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Memos are a common way to communicate in most businesses. Memos are different than letters because they are generally written only for members of your own organization, not for outsiders. Memos may be circulated on paper or via email. The culture of your organization will determine the method of communication (paper or email, memos or letters) and the level of formality.

Memos may be used to communicate many different types of information including short and simple messages dashed off in 15 minutes, a daily report on a project, or a longer report on complex issues that take hours to compose. Whether the memo is sent on paper or by email, it serves as a record of that communication whether it is a decision, a directive, an inquiry, instructions, or a request.

Take care to compose your message carefully and respectfully. All the components of good writing apply as much to memos as to formal reports.


Memos may be stand-alone documents or may be attached to longer documents. For example, a transmittal memo would be used when distributing a formal report.

Steps in writing memos:

  1. Heading and Subject Line
  2. Opening or Introduction
  3. Body
    1. Context
    2. Task Segment
    3. Summary Segment
    4. Discussion Segment
  4. Closing or Conclusion

Heading and subject line

The heading is used to say who the memo is being sent to, who it is from, the date sent, and what the memo is about. The format is usually as follows: TO: (recipients' names and job titles) FROM: (your name and job title) DATE: (complete and current date) SUBJECT: (specifically state what the memo is about; some busy people will glance at the subject line and then decide whether or not to read the memo).

Opening or introduction

Clearly state the purpose of the memo. Like the introductory paragraph in an essay, it should catch the reader’s attention with the importance and relevance of the information. Depending on the audience and purpose, the introduction may be formal or informal. The introduction should be no more than a short paragraph, but may be only one or two sentences.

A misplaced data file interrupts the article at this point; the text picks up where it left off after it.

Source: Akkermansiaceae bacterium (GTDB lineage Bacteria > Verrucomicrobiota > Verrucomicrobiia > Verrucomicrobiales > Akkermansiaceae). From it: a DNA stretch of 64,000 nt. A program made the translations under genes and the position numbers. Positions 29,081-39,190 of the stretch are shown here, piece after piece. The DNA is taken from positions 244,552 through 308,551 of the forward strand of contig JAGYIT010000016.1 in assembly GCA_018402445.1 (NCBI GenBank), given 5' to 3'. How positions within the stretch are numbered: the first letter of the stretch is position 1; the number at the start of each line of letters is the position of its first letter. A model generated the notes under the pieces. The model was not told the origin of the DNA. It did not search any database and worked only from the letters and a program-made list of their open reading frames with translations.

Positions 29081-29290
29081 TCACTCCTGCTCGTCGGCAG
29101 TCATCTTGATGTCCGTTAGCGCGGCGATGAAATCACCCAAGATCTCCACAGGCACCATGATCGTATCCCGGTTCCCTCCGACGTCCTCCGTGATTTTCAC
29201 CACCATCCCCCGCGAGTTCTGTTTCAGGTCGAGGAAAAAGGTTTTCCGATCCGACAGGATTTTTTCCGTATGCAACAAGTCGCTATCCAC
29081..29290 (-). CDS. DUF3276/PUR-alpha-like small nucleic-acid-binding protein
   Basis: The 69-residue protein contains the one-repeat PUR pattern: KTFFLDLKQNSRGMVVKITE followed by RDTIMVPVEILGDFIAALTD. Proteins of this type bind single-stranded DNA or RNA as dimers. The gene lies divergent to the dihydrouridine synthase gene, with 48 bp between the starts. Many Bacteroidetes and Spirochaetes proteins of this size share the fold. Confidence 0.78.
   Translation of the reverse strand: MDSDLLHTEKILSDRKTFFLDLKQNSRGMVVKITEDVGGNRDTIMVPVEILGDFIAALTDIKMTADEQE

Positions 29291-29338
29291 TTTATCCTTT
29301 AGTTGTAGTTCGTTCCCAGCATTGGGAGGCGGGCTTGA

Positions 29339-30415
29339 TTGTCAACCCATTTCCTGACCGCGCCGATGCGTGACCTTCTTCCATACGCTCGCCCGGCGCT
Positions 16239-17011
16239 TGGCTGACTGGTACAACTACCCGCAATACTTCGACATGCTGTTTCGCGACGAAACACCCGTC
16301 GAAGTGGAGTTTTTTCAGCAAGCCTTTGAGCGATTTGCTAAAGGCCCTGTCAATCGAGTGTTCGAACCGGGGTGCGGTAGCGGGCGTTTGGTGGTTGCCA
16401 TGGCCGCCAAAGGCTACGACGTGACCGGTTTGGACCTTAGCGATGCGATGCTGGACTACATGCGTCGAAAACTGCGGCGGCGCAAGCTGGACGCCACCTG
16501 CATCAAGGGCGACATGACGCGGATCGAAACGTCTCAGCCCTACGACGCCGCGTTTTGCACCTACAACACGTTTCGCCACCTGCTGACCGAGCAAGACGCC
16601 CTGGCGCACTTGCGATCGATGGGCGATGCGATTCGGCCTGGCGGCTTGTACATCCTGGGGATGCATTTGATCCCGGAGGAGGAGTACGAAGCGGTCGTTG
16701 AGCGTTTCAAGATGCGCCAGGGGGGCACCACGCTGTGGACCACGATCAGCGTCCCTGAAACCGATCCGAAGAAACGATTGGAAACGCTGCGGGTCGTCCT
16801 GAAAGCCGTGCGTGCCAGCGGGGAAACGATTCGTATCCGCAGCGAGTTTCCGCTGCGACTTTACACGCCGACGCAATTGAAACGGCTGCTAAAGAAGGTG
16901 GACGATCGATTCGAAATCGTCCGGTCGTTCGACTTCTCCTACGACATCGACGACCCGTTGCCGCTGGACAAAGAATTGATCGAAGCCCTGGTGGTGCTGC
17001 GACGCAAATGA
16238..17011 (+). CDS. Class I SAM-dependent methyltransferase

Busy readers will only skim memos, so your message must be very clear, obvious, and concise. In other words, do not leave people confused or guessing what you want them to do.


The body of the memo may contain a combination of elements. While the length may vary depending on the purpose of the memo, complexity of the issue, and audience, all memos should be as concise and to-the-point as possible.


The context gives the background to the issue or the problem. The background details will help the reader read further on as they will know a little more. This is basically like giving small doses of information.

Task segment

Describe the problem being addressed, so that the readers understand that there is a problem and that something needs to be done.

Summary segment

If the memo is longer than one page, you should summarize with a brief overview of the conclusions that were reached.

Discussion segment

This is the longest part of the memo. Discuss the details of the issue starting with the most important information. Organize your points from strongest to weakest. Include the facts, supporting ideas, and the basis of the research that support the conclusions in the memo.

Closing or conclusion

Conclude with your recommendations for solving the problem. What action do you want the reader to take? Include the benefits to the reader if she follows your recommendation(s). Close with a courteous comment or a goodwill message.